5 Moments That Prove You're An Adult Now

(a post I wrote in 2012, resurrected and made better for postgradproblems.com)  

emma's thing

They all warned us. They all said, “Enjoy being young, because it only gets worse.” They told us our youth wouldn’t last forever and soon, we’d be paying bills and griping about our health, just like the rest of them. We didn’t believe them. How could we? We were young and vibrant. The world was at our fingertips. We were ignorant to the fact that one day, we would be considered adults. It was too far away to seem inevitable.

Well, guess what?

That day came and went, and when it did, it hit me straight across my face, helplessly knocking me onto the ground. When I came to, I was occupying a cube, wondering when the party had stopped, and questioning if I would ever know the pleasure of $2 beers and $1 shots ever again.

You realize you actually like wine.

In college, you don’t sit around and drink wine on girls’ nights. In fact, you rarely have girls’ nights, because everything is so coed driven and ridden with an inescapable mash up of penis and vagina. You try to keep boys out, but there’s an invisible magnetic force that’s unstoppable in collegiate coeds. The extent of your wine tasting pallet doesn’t extend past Franzia of the Zinfandel variety until you’re AT LEAST 20. Then you slowly shift to super cold white wine. (It’s like juice!) Around the time you’re fresh out of college and employed at your first real job, you realize you’re drawn to red wine for the kind of comfort not even human touch can provide, and you never, ever look back. You realize white wine was child’s play for your not-yet-matured palette, and that it’s really only suitable to drink when the outside temperature is at least 90 degrees. When red becomes your go-to and you find yourself splurging on bottles that exceed $10, you’ve crossed over from girlhood to womanhood. Not to mention, the night you finish an entire bottle on your own in one sitting is when shit gets super real. This is what I like to refer to as “the point of no return.”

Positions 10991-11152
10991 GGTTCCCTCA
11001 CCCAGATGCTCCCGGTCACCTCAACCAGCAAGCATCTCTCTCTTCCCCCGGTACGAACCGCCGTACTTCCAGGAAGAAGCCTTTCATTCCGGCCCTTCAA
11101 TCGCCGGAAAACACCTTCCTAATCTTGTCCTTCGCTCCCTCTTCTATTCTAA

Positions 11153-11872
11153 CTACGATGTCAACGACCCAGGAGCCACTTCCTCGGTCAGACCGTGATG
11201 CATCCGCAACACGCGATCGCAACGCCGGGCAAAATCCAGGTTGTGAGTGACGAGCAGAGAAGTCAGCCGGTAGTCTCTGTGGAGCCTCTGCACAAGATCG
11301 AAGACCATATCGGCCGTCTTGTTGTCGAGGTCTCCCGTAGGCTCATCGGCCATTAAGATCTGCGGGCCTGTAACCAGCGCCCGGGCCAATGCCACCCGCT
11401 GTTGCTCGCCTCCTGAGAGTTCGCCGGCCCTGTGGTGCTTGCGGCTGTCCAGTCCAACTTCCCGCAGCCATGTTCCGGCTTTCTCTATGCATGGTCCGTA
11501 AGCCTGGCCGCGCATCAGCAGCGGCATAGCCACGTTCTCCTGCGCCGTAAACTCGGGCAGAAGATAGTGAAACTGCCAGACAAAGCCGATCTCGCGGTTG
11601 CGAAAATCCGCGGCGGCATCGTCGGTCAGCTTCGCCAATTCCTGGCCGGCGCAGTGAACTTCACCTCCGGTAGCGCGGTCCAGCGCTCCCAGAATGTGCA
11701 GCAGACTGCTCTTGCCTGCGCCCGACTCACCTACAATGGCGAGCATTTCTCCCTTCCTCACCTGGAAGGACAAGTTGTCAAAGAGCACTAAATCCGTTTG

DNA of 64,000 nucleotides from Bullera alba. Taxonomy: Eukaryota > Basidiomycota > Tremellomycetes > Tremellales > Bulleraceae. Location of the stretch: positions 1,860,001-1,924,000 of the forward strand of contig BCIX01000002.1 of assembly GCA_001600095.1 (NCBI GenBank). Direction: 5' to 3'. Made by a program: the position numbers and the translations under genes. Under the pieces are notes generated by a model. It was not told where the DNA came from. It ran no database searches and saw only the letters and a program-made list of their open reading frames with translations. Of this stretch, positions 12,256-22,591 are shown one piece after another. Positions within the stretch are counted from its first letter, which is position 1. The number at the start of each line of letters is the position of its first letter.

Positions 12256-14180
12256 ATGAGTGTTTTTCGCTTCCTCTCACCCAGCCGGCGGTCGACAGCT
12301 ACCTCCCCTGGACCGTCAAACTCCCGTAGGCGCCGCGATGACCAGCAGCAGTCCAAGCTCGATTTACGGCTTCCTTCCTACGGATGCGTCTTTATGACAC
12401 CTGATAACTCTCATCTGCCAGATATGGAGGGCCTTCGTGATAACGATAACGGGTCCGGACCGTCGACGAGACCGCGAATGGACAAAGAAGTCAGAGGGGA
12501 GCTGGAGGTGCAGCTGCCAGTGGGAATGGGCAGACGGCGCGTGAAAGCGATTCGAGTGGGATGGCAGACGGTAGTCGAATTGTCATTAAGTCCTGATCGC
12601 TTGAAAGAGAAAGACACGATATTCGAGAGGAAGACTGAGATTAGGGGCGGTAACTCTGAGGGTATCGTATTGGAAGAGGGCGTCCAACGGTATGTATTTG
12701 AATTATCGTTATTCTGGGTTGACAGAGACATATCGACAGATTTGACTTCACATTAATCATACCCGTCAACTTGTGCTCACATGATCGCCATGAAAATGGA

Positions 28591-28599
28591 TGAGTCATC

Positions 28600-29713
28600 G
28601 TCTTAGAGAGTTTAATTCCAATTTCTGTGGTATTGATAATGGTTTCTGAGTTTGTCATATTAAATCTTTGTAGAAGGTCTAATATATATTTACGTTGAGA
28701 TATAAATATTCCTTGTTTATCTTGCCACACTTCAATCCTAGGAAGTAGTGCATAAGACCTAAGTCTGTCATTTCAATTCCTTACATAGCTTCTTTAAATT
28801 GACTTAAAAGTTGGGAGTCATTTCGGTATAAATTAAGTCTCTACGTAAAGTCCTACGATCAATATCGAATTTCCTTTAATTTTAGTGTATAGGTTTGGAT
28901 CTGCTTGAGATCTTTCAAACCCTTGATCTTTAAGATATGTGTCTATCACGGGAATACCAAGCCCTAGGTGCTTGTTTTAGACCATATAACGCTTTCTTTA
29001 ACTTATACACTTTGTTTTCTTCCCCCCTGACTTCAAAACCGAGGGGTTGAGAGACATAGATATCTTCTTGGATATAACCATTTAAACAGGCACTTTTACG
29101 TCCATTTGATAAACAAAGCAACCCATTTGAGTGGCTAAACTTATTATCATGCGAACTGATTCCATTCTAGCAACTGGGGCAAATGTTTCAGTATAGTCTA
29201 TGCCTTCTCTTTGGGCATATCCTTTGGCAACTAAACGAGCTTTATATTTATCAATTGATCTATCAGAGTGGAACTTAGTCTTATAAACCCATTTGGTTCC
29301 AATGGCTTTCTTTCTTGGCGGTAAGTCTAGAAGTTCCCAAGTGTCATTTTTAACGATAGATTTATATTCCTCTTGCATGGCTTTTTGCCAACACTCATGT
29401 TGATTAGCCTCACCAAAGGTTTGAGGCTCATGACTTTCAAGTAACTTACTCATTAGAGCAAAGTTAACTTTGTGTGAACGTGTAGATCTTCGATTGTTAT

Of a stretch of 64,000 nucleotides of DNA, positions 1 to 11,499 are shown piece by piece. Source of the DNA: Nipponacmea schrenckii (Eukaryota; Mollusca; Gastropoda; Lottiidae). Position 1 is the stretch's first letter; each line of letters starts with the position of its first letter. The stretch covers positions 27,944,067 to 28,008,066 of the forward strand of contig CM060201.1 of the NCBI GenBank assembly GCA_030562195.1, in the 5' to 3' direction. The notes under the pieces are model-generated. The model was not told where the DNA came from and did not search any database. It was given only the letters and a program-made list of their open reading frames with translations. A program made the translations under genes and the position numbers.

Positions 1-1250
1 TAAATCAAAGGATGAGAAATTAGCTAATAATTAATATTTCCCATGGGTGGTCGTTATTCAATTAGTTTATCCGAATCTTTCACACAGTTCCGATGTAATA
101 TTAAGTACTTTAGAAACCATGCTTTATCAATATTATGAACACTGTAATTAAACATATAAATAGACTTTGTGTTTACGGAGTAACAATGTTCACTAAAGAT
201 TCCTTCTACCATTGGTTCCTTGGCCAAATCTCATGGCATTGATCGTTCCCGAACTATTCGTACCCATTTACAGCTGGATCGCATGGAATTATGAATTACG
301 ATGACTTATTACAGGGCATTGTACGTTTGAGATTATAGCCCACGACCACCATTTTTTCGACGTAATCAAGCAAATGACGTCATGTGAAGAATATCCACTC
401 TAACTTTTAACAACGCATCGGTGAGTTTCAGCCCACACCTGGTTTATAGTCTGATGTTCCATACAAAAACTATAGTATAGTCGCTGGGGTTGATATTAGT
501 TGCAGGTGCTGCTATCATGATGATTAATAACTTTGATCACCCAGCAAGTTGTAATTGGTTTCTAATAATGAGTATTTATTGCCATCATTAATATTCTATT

The first time you leave the bar by 11 p.m.

This is unheard of before 23 years of age. I say 23 because we all try so desperately the first year out of college to keep up our shenanigans and spend weekend nights partying ‘til dawn like the only optional obligation we have come Monday is class from 11:15 to 12:15. When you’re a good year into the real world, you grow weary of bar hopping. You become uncomfortably aware that three quarters of the people in any given bar are total strangers, the smell of stale beer and spilled Fireball shots is cloying, and you can’t expect your school’s marching band to show up around midnight to give you a second wind and keep you going until 3 a.m. Your week was long. You’re tired. How you’re tired from literally sitting in a cube for 40 hours, you don’t know. But you are, and you want to go home. The thought of, “What am I doing? Just drinking to drink? It’s not like I’m going to meet anyone. This is so stupid,” hits you, and, almost in a daze, you pay your bill, silently slip out, and Uber it home BY YOURSELF. FOMO is a thing of the past. All you want is your bed and 12 hours of solid sleep. THIS, my friends, THIS means you’re a fucking adult.